News / Middle East

Traumatized Syrians Flee Government Crackdown

Newly-arrived Syrian refugees walk to their tents in the Turkish border town of Reyhanli in Hatay province, as others who are already placed rest in front of their tents (File)
Newly-arrived Syrian refugees walk to their tents in the Turkish border town of Reyhanli in Hatay province, as others who are already placed rest in front of their tents (File)

Multimedia

The Assad government's violent repression of a five-month-old popular uprising is sending thousands of Syrians into Turkey and Lebanon as refugees. Several hundred of them recently sought food and medical assistance at a mosque in northern Lebanon's Wadi Khaled region, a few kilometers from the Syrian border.

It is early afternoon at the Makhtoum mosque near the Syrian border. Lebanese relief workers are distributing aid to refugees who fled the violence in Syria.

Ali Mohamad al-Kurdi, 60, arrived two months ago with just the clothes on his back. Syrian militiamen raided his home. He says they killed and mutilated five young men in his family.

He says he is going to stay here until the regime falls and if the regime doesn't fall then he will kill himself here. He says no one is supporting the uprising, no countries, no nations. So it is better to commit mass suicide together here.

Syria Turmoil


Human rights groups say an estimated 1,700 people have died in the uprising and nearly 3,000 have disappeared. The Syrian government says it is pursuing armed terrorists. Dissidents say the only ones with arms are government troops and their militias.

Abdullah Tassi works with a local donor group, the Bekaa Youth for Development and Free Education. He says there are about 5,000 Syrian refugees in this area. When they first arrived they thought they would stay for just a few days.

“But after days go on and on, now they believe they are going to stay here for a long time. Some of them are trying to mingle with the [local] people and many of them are going to villages far from here,  said Tassi.

A Syrian refugee looks out from a medical tent at a refugee camp in the Turkish border town of Yayladagi in Hatay province July 1, 2011
A Syrian refugee looks out from a medical tent at a refugee camp in the Turkish border town of Yayladagi in Hatay province July 1, 2011

A half-dozen women are pressed against the side of a mobile clinic parked near the mosque. From a window a nurse writes down their names and gives them medicine.

Fear-stricken

Medical Assistant Kassim Ayoubi says most of the physical illnesses of the refugees are routine, like the flu. But mentally, he says, these people are traumatized.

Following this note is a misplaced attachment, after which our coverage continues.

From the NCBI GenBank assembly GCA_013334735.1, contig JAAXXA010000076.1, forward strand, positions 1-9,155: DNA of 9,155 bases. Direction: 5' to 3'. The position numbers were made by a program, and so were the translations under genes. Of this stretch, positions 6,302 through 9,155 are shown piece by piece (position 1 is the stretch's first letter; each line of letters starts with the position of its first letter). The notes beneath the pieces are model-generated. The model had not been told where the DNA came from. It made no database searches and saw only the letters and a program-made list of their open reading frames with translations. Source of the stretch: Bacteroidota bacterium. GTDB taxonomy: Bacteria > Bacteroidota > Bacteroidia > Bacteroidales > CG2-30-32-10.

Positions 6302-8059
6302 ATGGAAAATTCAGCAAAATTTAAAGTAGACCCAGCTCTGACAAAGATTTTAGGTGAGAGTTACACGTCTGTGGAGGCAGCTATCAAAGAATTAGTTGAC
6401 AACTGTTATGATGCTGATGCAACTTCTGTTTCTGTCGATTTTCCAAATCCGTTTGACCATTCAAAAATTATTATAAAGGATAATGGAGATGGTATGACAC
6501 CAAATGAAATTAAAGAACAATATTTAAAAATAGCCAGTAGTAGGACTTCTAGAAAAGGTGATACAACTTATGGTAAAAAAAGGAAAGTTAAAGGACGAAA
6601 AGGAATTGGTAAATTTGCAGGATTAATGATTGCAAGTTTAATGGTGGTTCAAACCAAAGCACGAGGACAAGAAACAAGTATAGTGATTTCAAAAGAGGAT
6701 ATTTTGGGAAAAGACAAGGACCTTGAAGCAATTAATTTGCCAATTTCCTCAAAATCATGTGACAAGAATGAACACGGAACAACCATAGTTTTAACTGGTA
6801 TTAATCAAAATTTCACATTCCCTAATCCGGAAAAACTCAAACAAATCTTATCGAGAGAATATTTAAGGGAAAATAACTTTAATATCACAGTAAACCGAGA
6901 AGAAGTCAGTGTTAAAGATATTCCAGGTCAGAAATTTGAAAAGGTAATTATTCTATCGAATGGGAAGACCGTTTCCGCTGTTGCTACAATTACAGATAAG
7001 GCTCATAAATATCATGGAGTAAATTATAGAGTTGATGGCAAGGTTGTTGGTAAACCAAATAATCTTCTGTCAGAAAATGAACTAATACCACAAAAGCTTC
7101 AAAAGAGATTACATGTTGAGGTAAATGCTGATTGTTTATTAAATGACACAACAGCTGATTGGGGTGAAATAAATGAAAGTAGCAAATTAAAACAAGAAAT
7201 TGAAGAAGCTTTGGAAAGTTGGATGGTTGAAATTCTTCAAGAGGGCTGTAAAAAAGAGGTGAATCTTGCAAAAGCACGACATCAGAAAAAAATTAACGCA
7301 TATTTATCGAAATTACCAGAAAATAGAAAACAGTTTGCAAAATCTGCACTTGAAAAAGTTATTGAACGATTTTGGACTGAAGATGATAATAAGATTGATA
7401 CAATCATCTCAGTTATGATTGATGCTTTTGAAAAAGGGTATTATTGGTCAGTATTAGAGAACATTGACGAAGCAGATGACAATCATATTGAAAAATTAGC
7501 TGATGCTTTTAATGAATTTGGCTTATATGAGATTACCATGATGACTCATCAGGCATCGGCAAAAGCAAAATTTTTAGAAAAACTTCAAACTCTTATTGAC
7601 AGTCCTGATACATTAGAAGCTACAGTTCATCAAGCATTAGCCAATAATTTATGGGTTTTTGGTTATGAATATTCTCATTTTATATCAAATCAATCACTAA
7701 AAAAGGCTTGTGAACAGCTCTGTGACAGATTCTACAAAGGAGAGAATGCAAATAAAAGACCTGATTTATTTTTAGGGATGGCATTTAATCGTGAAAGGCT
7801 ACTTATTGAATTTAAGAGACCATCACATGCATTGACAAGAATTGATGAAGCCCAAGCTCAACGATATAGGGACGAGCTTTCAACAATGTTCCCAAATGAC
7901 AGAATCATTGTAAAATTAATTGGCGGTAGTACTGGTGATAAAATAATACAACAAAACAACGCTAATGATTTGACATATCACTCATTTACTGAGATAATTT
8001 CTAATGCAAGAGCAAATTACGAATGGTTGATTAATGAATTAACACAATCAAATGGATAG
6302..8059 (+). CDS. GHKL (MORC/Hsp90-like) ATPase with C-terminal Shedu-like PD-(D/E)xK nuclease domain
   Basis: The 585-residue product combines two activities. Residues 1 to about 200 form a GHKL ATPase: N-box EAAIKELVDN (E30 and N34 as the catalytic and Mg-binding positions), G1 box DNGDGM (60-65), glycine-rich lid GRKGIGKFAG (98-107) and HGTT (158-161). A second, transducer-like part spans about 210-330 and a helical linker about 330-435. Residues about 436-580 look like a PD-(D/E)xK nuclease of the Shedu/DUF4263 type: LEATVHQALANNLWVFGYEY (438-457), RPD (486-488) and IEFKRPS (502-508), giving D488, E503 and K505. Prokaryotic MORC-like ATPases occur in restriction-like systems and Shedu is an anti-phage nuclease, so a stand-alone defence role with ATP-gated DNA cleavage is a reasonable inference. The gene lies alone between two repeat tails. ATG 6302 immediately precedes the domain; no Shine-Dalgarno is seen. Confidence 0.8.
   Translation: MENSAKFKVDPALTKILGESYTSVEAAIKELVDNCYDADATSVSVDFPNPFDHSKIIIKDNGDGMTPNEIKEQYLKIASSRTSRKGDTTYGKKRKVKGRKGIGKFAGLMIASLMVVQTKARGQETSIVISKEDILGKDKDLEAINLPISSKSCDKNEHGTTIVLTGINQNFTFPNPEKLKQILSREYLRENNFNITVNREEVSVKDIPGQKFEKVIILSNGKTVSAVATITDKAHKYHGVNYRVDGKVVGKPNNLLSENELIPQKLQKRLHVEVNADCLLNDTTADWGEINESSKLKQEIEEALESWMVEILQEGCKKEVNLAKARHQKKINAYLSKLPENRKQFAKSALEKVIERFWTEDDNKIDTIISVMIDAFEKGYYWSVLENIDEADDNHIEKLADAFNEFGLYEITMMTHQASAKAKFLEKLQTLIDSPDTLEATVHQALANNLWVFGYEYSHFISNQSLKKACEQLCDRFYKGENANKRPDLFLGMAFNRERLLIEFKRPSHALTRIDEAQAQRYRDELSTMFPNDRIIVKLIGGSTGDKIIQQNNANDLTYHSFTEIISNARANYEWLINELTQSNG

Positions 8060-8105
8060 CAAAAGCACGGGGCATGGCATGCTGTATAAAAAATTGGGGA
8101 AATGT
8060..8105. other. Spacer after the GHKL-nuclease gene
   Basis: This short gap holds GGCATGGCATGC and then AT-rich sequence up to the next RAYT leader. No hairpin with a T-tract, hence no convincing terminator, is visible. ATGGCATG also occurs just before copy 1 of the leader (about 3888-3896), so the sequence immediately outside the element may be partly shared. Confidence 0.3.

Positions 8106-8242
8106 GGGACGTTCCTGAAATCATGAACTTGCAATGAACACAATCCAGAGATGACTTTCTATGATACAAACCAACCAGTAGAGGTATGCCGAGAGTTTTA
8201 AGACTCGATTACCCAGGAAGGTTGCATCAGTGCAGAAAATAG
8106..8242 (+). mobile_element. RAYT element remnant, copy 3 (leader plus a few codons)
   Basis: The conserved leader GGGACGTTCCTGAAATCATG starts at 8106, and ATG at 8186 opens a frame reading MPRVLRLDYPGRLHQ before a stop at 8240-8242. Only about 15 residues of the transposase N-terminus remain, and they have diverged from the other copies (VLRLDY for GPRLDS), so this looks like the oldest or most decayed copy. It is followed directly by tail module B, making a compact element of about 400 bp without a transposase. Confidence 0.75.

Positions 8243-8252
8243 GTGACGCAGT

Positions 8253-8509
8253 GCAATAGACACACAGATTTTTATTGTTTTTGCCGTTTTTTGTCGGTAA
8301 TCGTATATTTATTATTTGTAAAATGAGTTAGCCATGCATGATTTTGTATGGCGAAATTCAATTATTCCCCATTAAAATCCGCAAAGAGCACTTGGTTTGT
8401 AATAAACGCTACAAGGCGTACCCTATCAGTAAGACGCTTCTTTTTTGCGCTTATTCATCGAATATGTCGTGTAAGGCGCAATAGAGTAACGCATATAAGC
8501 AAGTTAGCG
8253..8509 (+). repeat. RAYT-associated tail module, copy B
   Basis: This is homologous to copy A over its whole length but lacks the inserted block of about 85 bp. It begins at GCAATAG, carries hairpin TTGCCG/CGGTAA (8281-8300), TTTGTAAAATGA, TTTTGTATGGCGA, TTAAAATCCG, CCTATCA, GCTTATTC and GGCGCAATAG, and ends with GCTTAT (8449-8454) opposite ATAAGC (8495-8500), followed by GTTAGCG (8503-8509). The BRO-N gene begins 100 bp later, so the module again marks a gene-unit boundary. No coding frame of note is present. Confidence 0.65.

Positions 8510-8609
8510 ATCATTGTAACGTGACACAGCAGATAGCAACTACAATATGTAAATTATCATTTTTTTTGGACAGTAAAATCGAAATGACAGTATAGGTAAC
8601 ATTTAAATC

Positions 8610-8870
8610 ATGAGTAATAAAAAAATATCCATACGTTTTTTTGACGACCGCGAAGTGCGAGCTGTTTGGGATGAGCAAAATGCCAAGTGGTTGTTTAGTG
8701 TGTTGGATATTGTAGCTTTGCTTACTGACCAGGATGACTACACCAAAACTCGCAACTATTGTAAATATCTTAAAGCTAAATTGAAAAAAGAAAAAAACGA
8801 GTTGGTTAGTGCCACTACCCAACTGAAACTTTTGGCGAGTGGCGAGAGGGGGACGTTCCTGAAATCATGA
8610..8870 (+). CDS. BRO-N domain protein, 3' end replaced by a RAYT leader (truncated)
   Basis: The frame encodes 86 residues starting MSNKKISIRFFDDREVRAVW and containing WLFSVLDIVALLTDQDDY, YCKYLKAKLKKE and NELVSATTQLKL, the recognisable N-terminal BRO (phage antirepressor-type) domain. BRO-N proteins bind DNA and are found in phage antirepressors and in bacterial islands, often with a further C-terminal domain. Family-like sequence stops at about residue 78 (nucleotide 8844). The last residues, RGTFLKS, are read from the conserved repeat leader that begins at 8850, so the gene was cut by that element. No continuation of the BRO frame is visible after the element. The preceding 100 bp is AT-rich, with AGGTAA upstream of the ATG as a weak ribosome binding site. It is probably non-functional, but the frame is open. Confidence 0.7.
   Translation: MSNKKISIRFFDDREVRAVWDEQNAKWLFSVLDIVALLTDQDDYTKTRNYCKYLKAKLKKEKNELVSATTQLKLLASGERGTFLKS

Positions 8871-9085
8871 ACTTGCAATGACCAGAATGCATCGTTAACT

He says they are not at all at ease. Mentally they are tired. There's fear, especially fear of being filmed.

Thirty-three year-old Um-Hamza cradles her baby in her arm and covers her face with her shawl. She gives only her first name out of fear.

Um-Hamza fled her home in Homs one month ago because her seven children were terrified. Yet, she remains defiant.

She says with God’s will, we will return because we have a will. We want our freedom. She says we want to live the same as others do. We don't hate anybody but we are persecuted. We want to lift the oppression from us. What if we sacrifice? What if a lot of us die? She says, it is not a problem.

Weakness exposed

An expert on Syria with London's Chatham House, Nadim Shehadi, says the Syrian uprising was a long time coming. This is because a regime that has survived for 40 years, like that of  Bashar al-Assad and his father Hafez al-Assad - does so by not allowing alternatives to emerge. But he says once its weaknesses are exposed it collapses.

"People woke up and realized that they have an alternative to living under a dictatorship of one man and his family and his cronies and having no say in their own future. And once people realize this it's irreversible," said Shehadi. "And no amount of reform can maintain a regime in power once that illusion is broken."

A young man with close-cropped hair has been following the food distribution. He says his name is Hassan al-Hassad and shows his Syrian passport.

He says he was a lieutenant in the Syrian army until one month ago when he defected and snuck across the border.

Syrian dissidents in Beirut confirmed his story was true.

Al-Hassad said several thousand other soldiers have defected from Syrian security forces. Led by a rebel-general based in Turkey, they are organizing a new army.

He says with the help of God, we are gathering together to stand against the oppressor, President Bashar al-Assad, and to support the defenseless Syrian people, in a peaceful way.

As the uprising continues and the repression intensifies, Syrians are calling for more international support, namely sanctions and diplomatic pressure. But they say they do not want foreign military intervention because theirs is to be a non-violent revolution.


Follow our Middle East reports on Twitter
and discuss them on our Facebook page.

You May Like

Video Protests Continue in Ferguson, Spread to Other US Cities

Missouri officials say deployment of more than 2,000 National Guard soldiers helps curb second night of rampant arson and looting in Midwestern town More

Video Ebola, Crackdown on Illegals Hit Business in Guangzhou

Chinese city has largest community of Africans in Asia More

Video Legendary Lebanese Actress, Singer Sabah Dies at 87